Open Access

Health status of older adults with Type 2 diabetes mellitus after aerobic or resistance training: A randomised trial

  • Cindy Li Whye Ng1Email author,
  • E Shyong Tai2,
  • Su-Yen Goh2 and
  • Hwee-Lin Wee3, 4
Contributed equally
Health and Quality of Life Outcomes20119:59

https://doi.org/10.1186/1477-7525-9-59

Received: 25 February 2011

Accepted: 2 August 2011

Published: 2 August 2011

Abstract

Background

A prior study showed positive effects of resistance training on health status in individuals with diabetes compared to aerobic or no exercise, the exercise regimens were either different in volume, duration or rate of progression. We aimed to compare the effects of progressive resistance training (PRT) or aerobic training (AT) of similar volume over an 8-week period on health status (measured using the Short-form 36 Questionnaire) in middle aged adults with type 2 diabetes mellitus (T2DM).

Findings

Sixty subjects aged 58 (7) years were randomised to PRT (n = 30) or AT (n = 30). General health and vitality were significantly improved in both groups (mean (SD) change scores for PRT were 12.2(11.5) and 10.5(18.2), and for AT, 13.3(19.6) and 10.0(13.1), respectively) and exceeded the minimally important difference of 5 points. The PRT group also had improved physical function and mental health status (mean (SD) change scores: 9.0(22.6), p < 0.05 and 5.3(12.3), p < 0.05, respectively), which was not observed in the AT group. However, the between group differences were not statistically significant.

Conclusions

Both exercise regimens have positive impact on health status that correlated well with clinical improvement in patients with T2DM. PRT may have some additional benefits as there were significant changes in more domains of the SF-36 than that observed for the AT group.

Trial Registration

ClinicalTrials.gov NCT01000519

Keywords

Diabetes mellitus Exercise training SF-36

Background

In Asia, more than 100 million people were living with T2DM in 2007 [1]. The prevalence in Singapore is 8.2% in adults aged 18 to 69 years and is expected to rise [2]. It is important to assess the impact of interventions that affect blood glucose control on health status besides clinical outcomes such as glycemic control [3]. Exercise is considered a critical part of therapeutic lifestyle intervention in the treatment of individuals with type 2 diabetes mellitus (T2DM) [4, 5]. Exercise has been shown to improve quality of life in special populations [6, 7]. In patients with T2DM, it is recommended that patients undertake both aerobic training and progressive resistance training [4]. We have recently shown that both types of training improve metabolic control to a similar degree [8]. In a recent study by Reid et al, it appeared that resistance training had more beneficial effects on physical health status than aerobic training [9]. However, the differences in the effects were not statistically significant [9]. Furthermore, they did not attempt to ensure similar volume or duration of exercise in all groups.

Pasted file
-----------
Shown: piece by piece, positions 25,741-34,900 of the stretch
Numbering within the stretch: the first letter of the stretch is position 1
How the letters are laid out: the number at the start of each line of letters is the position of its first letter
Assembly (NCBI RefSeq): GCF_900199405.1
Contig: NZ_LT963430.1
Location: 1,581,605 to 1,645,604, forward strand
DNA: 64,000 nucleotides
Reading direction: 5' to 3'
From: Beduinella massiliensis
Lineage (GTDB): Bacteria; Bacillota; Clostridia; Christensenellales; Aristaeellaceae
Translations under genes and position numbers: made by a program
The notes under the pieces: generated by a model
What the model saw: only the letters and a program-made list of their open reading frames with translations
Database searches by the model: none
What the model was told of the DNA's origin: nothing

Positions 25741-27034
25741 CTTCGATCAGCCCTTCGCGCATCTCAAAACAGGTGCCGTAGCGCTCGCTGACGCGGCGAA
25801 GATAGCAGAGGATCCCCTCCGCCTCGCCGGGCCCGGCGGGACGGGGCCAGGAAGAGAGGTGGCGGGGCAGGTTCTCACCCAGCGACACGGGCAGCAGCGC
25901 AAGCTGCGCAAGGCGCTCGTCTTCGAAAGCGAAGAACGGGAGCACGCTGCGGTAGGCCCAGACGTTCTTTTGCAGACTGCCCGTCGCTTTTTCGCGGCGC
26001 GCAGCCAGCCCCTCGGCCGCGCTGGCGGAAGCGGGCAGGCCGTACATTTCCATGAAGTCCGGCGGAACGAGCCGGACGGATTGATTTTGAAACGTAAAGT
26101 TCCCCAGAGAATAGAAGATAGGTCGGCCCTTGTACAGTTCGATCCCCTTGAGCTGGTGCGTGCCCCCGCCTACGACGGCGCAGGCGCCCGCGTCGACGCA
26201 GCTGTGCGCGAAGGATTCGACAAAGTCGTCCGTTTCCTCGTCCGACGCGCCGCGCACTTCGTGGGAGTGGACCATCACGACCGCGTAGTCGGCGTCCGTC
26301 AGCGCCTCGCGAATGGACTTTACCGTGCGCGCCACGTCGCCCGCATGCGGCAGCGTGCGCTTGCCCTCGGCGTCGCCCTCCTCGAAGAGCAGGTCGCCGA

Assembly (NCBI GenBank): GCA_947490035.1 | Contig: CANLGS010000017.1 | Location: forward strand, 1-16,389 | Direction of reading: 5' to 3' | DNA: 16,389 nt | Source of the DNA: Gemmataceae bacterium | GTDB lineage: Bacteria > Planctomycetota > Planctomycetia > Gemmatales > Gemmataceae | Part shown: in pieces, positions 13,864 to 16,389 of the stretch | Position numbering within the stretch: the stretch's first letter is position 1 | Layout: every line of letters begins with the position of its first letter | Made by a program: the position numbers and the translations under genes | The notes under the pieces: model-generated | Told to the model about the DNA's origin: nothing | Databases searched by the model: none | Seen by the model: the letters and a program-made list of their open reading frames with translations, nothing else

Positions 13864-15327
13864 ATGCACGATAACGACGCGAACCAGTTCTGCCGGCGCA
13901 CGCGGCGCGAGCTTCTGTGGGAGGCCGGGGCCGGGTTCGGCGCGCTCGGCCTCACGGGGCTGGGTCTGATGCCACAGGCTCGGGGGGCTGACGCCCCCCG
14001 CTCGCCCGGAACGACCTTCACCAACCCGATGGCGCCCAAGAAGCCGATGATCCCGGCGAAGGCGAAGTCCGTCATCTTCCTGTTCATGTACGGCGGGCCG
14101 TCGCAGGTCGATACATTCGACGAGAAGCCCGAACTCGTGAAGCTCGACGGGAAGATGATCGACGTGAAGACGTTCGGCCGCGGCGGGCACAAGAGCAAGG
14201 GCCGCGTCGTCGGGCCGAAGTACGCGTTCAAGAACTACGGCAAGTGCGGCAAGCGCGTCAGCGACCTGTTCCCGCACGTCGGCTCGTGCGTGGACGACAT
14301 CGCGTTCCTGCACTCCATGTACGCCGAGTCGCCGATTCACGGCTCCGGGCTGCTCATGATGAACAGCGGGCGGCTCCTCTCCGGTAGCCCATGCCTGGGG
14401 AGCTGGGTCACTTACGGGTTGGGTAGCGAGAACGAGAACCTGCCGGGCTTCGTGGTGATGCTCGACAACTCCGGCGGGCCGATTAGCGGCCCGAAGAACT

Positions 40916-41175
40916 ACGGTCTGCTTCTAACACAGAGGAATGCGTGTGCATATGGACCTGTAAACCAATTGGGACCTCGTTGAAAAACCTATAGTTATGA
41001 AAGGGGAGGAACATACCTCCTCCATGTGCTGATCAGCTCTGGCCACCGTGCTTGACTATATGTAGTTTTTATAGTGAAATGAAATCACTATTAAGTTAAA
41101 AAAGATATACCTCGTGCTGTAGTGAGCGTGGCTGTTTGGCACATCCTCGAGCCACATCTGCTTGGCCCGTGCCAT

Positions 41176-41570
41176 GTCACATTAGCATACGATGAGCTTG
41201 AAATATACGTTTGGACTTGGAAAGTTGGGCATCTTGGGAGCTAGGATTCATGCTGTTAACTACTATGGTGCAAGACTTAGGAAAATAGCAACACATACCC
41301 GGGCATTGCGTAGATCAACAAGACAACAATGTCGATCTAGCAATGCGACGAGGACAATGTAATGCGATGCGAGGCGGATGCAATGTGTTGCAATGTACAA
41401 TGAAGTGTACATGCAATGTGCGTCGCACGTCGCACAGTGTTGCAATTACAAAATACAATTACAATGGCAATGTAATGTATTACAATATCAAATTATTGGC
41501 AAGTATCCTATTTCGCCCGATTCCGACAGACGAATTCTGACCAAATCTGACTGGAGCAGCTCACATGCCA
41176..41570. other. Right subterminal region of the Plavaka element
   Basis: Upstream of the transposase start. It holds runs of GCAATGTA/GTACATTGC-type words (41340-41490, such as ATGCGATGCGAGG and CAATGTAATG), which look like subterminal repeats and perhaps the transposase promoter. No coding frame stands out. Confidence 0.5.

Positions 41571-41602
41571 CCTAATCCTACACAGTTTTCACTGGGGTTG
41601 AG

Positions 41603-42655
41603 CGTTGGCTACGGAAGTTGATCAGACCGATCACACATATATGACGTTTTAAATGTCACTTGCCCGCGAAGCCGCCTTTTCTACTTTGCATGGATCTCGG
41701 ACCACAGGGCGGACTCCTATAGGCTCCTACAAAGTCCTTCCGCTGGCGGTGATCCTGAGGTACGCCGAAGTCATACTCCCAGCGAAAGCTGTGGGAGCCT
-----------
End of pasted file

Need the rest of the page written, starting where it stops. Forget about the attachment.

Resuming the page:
The aim of this study was to compare the effects of progressive resistance training (PRT) and aerobic training (AT), of similar volume and duration, on health status in middle-aged patients with T2DM.

Hypothesis

Contrary to Reid et al.'s findings, we hypothesised that PRT and AT of similar volume would have similar effects on health status.

Methods

We analysed data from 60 subjects with T2DM who participated in a randomised trial of PRT vs AT over an 8-week period [8]. The PRT group undertook nine resistive exercises (three sets of 10 repetitions) at 65% of their assessed one repetitive maximum while the AT group underwent 50 minutes of aerobic training with a target heart rate of 65% of their age-predicted maximum heart rate [8]. The calorie expenditure of both exercise programs was estimated to be 3.5 kcal/kg body weight. More details on the exercise regimes are provided (Additional file 1, Table S1). The main outcomes and the description of the exercise regimen have already been published [8]. In that study, we found that glycosylated haemoglobin (HbA1C) reduced by 0.4(0.6)% and 0.3(0.9)% in PRT and AT group respectively, but there was no significant difference between the groups (-0.1%, 95% CI -0.5 to 0.3) [8]. Systolic blood pressure as well as aerobic fitness in the form of peak oxygen consumption (VO2peak) favoured the AT group more by 9 mmHg (95% CI 2 to 16) and 5.2 ml/kg (95% CI 0.0 to 10.4) respectively [8]. The PRT group showed a greater reduction in waist circumference by 1.8 cm (95% CI 0.5 to 3.1) [8]. In this secondary analysis, we report on the impact of PRT and AT on health status as measured by the SF-36 questionnaire. All subjects gave written informed consent.

SF-36 Health status

The self-administered SF-36 is a 36 item scale that measures eight aspects of functional health due to physical or emotional problems [10]. The eight subscales are summarised into the physical component summary score (PCS) and mental component summary score (MCS) using weights derived from factor analysis. In a multi-cultural population like Singapore, combining the scores of a QOL instrument administered in different languages will increase the power and representativeness of such studies [11]. The English (United Kingdom) and Chinese (Hong Kong) SF-36 versions were found to be equivalent in bilingual Singapore Chinese [12, 13] and have demonstrated construct validity in the Asian population of Singapore [14]. Thus both versions were used in our study. The PCS and MCS based on the Singapore population norm for the 60 subjects who completed their exercise session were calculated using a published scoring algorithm in our local population [15], and standardised to a mean of 50 and standard deviation of 10.